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Aesop's Fables: Caxton (1484)

6.5. Of the Foxe and of the busshe
(Perry 19)

Men ought not to demaunde ne aske help of them that ben more customed to lette than to do good or prouffit / as it appereth by this fable of a fox which for to scape the peril to be taken wente vpon a thorne busshe / whiche hurted hym sore / and wepynge sayd to the busshe / I am come as to my refuge vnto the / and thow hast hurted me vnto the dethe / And thenne the busshe sayd to hym / thow hast erred / and wel thou hast begyled thy self / For thow supposest to haue taken me as thow arte custommed to take chekyns and hennes /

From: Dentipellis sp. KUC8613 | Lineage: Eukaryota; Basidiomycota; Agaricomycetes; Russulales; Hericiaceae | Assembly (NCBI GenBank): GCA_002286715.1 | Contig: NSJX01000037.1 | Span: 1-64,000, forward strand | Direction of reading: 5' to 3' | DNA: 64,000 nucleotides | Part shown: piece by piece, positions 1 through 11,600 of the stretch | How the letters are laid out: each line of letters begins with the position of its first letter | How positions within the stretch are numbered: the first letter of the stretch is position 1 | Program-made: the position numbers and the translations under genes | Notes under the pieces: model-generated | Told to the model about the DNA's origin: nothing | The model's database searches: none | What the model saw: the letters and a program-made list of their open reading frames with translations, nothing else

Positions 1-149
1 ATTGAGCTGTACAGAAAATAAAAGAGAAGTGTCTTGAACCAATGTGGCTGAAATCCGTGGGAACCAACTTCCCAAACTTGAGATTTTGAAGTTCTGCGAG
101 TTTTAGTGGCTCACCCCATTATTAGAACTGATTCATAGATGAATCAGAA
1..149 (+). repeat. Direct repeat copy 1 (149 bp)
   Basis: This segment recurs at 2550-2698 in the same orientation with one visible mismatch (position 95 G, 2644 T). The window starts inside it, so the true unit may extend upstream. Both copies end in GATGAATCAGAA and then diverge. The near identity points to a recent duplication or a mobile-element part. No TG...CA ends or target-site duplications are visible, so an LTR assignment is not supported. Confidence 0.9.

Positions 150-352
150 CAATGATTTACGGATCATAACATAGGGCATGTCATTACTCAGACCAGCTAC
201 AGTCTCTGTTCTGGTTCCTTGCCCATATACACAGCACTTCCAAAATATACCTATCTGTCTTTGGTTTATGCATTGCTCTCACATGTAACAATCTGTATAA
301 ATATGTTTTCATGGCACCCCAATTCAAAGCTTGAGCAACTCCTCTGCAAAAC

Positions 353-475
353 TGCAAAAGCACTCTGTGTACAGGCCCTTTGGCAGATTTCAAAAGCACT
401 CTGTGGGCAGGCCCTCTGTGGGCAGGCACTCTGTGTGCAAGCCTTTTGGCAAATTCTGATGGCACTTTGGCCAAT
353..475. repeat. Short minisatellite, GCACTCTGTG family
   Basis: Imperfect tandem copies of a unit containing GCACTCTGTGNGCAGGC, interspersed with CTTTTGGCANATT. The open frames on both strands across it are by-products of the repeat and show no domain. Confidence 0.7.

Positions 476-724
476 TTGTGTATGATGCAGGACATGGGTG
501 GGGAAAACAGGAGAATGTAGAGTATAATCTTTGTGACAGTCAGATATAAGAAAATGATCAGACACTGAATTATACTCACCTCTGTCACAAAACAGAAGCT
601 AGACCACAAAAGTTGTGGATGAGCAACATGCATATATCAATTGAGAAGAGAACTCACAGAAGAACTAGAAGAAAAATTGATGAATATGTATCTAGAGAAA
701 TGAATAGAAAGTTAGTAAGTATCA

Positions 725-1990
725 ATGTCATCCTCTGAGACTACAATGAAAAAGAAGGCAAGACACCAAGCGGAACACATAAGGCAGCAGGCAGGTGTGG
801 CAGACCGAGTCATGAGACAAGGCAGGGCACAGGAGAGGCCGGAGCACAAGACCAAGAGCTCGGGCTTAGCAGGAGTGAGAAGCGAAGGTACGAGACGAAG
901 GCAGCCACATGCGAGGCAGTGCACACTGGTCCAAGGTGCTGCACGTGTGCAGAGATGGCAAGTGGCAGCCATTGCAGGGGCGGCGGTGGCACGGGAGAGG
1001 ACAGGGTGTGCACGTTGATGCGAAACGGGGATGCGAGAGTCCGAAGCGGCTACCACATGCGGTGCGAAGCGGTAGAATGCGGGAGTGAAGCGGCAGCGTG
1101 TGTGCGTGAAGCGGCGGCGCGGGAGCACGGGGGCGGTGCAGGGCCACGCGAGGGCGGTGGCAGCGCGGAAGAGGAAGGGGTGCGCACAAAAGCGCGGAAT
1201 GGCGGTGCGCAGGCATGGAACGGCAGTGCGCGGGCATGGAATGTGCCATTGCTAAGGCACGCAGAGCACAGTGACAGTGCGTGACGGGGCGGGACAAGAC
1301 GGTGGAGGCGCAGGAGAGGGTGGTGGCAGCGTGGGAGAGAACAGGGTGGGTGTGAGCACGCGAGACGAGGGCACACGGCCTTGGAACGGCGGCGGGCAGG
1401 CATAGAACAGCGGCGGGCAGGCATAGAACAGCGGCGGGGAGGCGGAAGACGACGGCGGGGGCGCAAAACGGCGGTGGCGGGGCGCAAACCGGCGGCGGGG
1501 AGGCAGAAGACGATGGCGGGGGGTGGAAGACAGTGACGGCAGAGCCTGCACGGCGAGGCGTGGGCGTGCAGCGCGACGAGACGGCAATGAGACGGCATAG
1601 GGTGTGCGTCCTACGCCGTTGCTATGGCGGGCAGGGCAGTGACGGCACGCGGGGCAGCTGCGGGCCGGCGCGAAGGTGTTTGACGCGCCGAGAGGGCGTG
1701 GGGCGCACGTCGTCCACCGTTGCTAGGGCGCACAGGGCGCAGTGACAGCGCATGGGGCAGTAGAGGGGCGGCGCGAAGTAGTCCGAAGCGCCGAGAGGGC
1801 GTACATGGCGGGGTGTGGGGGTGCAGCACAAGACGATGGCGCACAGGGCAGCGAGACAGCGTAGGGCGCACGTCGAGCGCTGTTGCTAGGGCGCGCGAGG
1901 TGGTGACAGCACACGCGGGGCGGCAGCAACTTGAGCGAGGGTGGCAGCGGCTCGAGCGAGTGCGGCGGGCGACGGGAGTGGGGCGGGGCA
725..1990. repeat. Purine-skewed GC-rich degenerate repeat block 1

And therfore men ought not to helpe them whiche ben acustomed to doo euylle / but men ought rather to lette them


Caxton published his edition of Aesop's fables in 1484. There are modern reprints by Joseph Jacobs (D. Nutt: London, 1889) and more recently by Robert Lenaghan (Harvard University Press: Cambridge, 1967). Lenaghan's edition is available at amazon.com.